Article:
Kenya hunted Shebab militants deep inside Somalia yesterday, claiming self-defence for an unprecedented incursion which the insurgents warned would trigger reprisals in the heart of Nairobi.
Backed by aerial bombings and guided by pro-government Somali forces, Kenyan troops moved deeper into southern Somalia, a day after Nairobi declared war on the Shebab militia and confirmed that it had sent its army across the border.
Kenyan soldiers were reported near the village of Qoqani, some 50 miles inside southern Somalia, a Shebab stronghold.
“The Kenyan troops supported by tanks and other military vehicles have taken up positions near Qoqani,” said Saleban Mohamed, an elder in a nearby village.
“I saw around 32 trucks and tanks, with hundreds of troops,” he added.
“The Kenyan soldiers are heavily armed and they have started digging trenches near Qoqani,” Abdulahi Sayid Adam, another witness said.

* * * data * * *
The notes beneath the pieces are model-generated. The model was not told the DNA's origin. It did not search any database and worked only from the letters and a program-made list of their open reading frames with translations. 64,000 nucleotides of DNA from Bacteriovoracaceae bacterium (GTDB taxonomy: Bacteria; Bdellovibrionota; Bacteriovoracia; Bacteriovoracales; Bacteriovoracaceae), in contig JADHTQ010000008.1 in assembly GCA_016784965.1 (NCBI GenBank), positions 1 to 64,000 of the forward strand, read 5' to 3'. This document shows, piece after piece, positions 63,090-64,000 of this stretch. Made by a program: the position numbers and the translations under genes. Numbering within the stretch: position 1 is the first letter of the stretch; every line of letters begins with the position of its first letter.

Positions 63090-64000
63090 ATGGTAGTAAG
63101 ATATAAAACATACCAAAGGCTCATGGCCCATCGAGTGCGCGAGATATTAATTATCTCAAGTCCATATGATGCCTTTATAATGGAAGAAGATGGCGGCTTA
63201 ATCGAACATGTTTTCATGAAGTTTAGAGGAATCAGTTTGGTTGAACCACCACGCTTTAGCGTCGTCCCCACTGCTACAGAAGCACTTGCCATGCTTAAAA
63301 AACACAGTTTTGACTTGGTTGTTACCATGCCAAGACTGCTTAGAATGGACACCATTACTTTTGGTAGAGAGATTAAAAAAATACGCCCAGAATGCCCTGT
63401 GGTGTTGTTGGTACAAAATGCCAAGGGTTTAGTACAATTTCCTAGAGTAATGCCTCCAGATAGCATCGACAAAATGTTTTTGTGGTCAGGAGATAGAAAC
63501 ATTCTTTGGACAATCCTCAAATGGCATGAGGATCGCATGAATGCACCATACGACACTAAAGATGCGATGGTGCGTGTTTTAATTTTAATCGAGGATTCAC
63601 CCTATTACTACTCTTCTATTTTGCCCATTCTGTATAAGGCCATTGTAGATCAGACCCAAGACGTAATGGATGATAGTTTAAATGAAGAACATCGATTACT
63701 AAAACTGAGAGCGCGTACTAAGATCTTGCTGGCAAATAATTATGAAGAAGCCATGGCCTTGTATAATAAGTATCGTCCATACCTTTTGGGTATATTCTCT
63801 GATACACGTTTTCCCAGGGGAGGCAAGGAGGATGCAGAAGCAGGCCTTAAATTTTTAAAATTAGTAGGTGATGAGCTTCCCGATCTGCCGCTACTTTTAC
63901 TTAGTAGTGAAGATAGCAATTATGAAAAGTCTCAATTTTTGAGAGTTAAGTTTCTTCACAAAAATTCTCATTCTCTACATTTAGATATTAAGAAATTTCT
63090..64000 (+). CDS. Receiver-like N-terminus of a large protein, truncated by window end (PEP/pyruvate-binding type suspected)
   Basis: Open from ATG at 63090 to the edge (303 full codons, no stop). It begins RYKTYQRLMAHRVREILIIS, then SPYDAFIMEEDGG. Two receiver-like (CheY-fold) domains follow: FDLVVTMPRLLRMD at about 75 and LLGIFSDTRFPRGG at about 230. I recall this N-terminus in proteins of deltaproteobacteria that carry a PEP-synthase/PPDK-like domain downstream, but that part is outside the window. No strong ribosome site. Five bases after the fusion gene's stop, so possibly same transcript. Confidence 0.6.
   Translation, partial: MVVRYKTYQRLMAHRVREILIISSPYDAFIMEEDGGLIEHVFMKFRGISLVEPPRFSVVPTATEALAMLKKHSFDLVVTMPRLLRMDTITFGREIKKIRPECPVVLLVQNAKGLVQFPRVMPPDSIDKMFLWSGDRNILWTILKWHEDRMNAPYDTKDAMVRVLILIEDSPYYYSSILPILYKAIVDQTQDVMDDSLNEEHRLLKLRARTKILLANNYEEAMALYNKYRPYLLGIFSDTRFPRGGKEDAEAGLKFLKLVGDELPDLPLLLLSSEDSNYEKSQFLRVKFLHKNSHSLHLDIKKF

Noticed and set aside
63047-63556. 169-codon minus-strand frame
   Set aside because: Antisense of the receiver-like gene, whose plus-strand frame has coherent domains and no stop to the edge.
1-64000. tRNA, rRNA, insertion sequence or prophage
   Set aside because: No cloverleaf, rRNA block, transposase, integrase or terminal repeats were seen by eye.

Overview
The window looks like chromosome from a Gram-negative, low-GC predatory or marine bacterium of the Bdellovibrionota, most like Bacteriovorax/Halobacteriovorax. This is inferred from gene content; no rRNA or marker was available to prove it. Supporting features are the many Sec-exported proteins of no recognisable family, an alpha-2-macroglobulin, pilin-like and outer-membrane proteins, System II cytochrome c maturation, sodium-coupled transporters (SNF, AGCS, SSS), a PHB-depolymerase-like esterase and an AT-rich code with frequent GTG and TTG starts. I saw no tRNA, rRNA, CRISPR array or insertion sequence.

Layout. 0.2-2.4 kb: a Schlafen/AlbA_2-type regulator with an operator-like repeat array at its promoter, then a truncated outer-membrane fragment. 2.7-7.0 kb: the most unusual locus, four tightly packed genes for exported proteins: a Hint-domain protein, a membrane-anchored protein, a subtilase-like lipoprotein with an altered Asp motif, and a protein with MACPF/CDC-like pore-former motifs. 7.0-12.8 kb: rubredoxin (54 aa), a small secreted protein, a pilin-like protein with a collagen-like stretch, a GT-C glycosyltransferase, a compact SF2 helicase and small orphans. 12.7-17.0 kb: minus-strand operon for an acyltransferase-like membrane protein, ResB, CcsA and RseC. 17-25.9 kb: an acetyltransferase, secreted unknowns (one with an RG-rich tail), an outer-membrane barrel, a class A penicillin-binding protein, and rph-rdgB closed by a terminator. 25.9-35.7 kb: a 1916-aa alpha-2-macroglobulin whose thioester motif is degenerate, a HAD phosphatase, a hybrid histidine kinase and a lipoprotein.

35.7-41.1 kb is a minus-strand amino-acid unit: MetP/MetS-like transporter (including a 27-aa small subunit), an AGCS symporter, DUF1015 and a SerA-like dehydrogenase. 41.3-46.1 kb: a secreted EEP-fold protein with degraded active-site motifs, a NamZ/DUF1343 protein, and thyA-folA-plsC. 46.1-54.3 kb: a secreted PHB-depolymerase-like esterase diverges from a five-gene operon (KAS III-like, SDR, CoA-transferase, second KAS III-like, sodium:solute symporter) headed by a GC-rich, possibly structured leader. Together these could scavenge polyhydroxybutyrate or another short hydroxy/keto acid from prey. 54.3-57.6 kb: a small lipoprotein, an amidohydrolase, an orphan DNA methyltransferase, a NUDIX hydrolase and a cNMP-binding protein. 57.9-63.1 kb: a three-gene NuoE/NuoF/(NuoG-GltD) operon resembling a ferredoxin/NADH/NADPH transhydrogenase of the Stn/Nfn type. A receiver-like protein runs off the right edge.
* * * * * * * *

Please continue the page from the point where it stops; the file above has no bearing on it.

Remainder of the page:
The last time one of Somalia’s neighbours unilaterally invaded was in late 2006 when Ethiopia started an occupation that lasted two years and spurred the formation of the Al Qaeda-inspired Shebab insurgency.
The assault came after Kenya’s Internal Security Minister George Saitoti vowed to attack the Shebab “wherever they will be.”
“The Kenya government is taking robust measures to protect and preserve the integrity of the country,” Defence Minister Yusuf Haji said yesterday, dubbing the invasion Operation Linda Nchi — or “Defend our Country.”
In the past five weeks a British woman and a French woman have been abducted from beach resorts in two separate incidents.
On Thursday, two Spanish aid workers were seized by gunmen from Kenya’s crowded Dadaab refugee camp.
“Kenya has peace, its cities have tall buildings and business is booming there, while Somalia is in chaos,” Shebab spokesman Sheikh Ali Mohamud Rage told reporters at a press conference.
“If your government ignores our calls to stop its aggression on Somali soil, we will strike at the heart of your interests,” he said, addressing the Kenyan population.